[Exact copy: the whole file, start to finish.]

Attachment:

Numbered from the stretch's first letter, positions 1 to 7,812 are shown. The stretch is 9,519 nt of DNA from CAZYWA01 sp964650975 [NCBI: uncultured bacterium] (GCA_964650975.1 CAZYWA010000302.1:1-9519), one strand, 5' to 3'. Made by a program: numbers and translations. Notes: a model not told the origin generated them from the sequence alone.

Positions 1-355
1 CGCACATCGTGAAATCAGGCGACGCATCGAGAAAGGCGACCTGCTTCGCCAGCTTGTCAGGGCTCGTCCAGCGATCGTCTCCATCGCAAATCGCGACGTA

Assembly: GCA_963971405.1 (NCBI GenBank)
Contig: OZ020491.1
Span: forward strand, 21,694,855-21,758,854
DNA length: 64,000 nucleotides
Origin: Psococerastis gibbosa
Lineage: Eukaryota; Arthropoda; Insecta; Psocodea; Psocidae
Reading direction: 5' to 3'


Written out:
Numbered from the stretch's first letter, positions 1 to 7,812 are shown. The stretch is 9,519 nt of DNA from CAZYWA01 sp964650975 [NCBI: uncultured bacterium] (GCA_964650975.1 CAZYWA010000302.1:1-9519), one strand, 5' to 3'. Made by a program: numbers and translations. Notes: a model not told the origin generated them from the sequence alone.

Positions 1-355
1 CGCACATCGTGAAATCAGGCGACGCATCGAGAAAGGCGACCTGCTTCGCCAGCTTGTCAGGGCTCGTCCAGCGATCGTCTCCATCGCAAATCGCGACGTA

Assembly: GCA_963971405.1 (NCBI GenBank)
Contig: OZ020491.1
Span: forward strand, 21,694,855-21,758,854
DNA length: 64,000 nucleotides
Origin: Psococerastis gibbosa
Lineage: Eukaryota; Arthropoda; Insecta; Psocodea; Psocidae
Reading direction: 5' to 3'